Sunday, June 19, 2022

A staging, at last

It has taken thirteen years but, finally, my play 'Name, Place, Animal, Thing' got staged. The Bay Area Drama Company produced it and Rita Bhatia directed the shows ran at Sunnyvale Theatre recently.

This script was shortlisted for The Hindu Playwrights prize in 2009, but was not staged at the time, partly because I was a freelance journalist who had very little contact with theatre makers. A couple of wonderful readings happened during the pandemic (Atri Bannerjee directed a dramatized reading for the Almeida Theatre in the UK and the Panas Panas Theatre in Kuala Lumpur did a Zoom reading) but this is the first time the play has been staged with costumes, props et al. 

I am glad that the artistic director, Basab Pradhan reached out and made this happen. I couldn't be there to watch the show but many others, especially the South Asian community in the Bay Area, did come to watch. This matters a great deal to me since the play focuses on the intersection of domestic work, class and gender as it plays out in South Asia. 

I was asked to write a blog post too, to help audiences engage deeper with the themes of the play. I wrote at some length so that readers may have a bit of historic perspective viz domestic work and child labour in independent India. Here's something to chew on: 

The Child Labour (Prohibition and Regulation) Act, 1986, was applicable to 64 professions that were deemed hazardous; domestic work was not included. Activists lobbied the Indian government to change the law so that children under the age of 14 could no longer be employed as domestic workers. Initially, the notification was restricted to government servants, who comprise a negligible percentage of the population. Still, the government did concede that children should not be employed in households. The work can be never-ending (a domestic worker can be woken up in the middle of the night to perform a chore) and the risks of exploitation are high since constant oversight is not possible.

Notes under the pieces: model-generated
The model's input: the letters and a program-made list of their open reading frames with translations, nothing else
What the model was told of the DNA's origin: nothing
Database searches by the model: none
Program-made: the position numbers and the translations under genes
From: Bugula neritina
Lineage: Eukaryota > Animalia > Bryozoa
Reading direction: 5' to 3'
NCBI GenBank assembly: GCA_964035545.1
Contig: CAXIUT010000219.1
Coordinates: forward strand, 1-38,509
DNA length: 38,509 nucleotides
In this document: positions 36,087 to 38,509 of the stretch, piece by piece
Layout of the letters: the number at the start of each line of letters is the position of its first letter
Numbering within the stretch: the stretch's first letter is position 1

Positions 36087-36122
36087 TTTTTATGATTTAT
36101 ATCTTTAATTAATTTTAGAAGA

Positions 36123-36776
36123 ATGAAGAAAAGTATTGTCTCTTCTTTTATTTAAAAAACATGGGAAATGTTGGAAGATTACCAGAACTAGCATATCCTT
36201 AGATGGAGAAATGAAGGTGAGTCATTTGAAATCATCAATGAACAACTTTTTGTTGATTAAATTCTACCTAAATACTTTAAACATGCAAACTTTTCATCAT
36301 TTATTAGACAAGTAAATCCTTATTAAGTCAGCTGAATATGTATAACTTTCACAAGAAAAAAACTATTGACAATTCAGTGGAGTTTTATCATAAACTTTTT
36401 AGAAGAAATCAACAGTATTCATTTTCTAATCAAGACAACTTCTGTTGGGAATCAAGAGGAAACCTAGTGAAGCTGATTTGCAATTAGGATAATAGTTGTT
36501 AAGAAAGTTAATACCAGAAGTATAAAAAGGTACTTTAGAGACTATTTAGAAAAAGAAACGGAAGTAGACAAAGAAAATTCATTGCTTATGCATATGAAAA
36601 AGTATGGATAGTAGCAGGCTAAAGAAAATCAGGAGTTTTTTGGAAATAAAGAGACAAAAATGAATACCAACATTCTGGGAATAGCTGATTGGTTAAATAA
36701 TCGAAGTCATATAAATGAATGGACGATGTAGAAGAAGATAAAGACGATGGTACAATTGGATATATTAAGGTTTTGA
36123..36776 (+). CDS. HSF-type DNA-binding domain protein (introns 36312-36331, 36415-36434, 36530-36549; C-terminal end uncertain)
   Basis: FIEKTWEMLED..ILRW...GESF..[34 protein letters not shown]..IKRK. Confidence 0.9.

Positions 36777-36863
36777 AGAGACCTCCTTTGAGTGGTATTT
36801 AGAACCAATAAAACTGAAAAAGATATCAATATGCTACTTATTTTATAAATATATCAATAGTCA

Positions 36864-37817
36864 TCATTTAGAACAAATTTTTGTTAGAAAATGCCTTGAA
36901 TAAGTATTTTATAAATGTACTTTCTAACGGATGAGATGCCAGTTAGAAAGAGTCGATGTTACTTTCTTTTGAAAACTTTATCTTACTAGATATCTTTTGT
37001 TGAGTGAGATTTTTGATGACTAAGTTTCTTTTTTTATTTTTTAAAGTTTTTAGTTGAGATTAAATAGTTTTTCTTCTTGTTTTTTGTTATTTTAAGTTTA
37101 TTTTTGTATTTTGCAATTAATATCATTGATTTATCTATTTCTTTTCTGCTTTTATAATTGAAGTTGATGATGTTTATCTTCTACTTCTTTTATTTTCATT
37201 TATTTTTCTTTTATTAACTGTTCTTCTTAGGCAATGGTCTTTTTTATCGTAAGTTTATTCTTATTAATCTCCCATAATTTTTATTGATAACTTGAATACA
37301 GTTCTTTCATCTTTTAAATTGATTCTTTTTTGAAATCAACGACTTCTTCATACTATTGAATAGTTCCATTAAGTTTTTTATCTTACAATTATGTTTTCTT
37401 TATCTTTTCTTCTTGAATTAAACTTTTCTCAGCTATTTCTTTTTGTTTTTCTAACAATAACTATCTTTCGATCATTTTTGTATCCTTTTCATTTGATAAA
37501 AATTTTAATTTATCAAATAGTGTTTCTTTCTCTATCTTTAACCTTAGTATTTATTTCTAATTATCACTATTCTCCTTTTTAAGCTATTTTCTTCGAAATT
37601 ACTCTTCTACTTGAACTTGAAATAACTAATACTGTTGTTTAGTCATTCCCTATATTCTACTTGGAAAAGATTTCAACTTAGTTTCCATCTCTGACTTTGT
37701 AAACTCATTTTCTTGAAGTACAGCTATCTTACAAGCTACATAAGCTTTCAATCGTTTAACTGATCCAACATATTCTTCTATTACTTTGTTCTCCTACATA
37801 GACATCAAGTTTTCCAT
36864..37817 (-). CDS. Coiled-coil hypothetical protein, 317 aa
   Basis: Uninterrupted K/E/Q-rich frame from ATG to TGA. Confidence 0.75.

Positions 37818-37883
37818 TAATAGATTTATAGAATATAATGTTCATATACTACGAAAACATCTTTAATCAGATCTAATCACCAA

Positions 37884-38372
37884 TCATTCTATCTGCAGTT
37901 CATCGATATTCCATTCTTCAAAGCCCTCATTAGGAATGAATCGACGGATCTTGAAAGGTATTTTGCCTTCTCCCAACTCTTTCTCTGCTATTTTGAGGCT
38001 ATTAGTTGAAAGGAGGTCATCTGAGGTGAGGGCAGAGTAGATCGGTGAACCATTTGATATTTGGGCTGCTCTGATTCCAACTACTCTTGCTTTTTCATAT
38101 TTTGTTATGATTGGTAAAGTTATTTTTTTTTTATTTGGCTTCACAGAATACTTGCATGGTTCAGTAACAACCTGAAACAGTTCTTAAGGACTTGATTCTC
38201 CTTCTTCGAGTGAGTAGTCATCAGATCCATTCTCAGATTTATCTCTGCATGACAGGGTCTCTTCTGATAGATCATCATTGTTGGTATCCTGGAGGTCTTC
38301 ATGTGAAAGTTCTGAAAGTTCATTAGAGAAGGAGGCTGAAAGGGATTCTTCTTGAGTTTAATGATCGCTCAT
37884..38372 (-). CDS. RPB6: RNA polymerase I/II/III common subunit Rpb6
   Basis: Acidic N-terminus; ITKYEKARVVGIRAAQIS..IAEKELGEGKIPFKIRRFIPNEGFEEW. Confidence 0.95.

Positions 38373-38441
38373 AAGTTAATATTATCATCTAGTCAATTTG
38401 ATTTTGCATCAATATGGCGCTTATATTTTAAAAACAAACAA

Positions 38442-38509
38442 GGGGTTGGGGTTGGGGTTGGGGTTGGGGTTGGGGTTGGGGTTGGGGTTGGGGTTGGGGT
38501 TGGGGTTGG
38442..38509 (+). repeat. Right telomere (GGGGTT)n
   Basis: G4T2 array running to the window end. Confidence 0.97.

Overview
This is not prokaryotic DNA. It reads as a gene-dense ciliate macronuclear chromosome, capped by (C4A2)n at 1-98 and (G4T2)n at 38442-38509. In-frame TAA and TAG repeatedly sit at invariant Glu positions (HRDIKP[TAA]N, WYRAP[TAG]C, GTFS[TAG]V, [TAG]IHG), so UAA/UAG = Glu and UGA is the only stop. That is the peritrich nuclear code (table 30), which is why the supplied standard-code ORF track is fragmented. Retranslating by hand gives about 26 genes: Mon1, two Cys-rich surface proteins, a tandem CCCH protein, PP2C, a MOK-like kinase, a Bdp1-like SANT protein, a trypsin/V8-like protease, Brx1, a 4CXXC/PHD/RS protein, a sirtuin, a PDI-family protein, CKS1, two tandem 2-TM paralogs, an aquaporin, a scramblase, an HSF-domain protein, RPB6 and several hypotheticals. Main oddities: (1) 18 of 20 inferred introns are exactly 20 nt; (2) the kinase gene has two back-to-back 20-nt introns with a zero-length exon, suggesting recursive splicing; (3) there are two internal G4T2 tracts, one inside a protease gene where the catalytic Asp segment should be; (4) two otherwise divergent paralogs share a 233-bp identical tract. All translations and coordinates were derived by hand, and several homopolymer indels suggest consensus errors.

In 2006, the government of India finally expanded this order into a law so that children under 14 are no longer permitted to undertake domestic work. However, there are an estimated 150 million child labourers between the ages of 5 and 14, of which at least 7.4 million are domestic workers. More recent studies suggest that 74 percent of child domestic workers in India are between the ages of 12 and 16. Clearly, implementation of the law is weak. Besides, the law only applies to children under 14. What happens to the 15-year-old who lives and works in someone else’s house?

One of the activists I'd met in 2006 told me that if the law were properly implemented, employers are afraid they will be “orphaned for the lack of a slave”.

The script is included in a set of three published in book form as well and you may buy it  online or, ideally, in any bookstore that stocks it. A Kindle version is also available here: 

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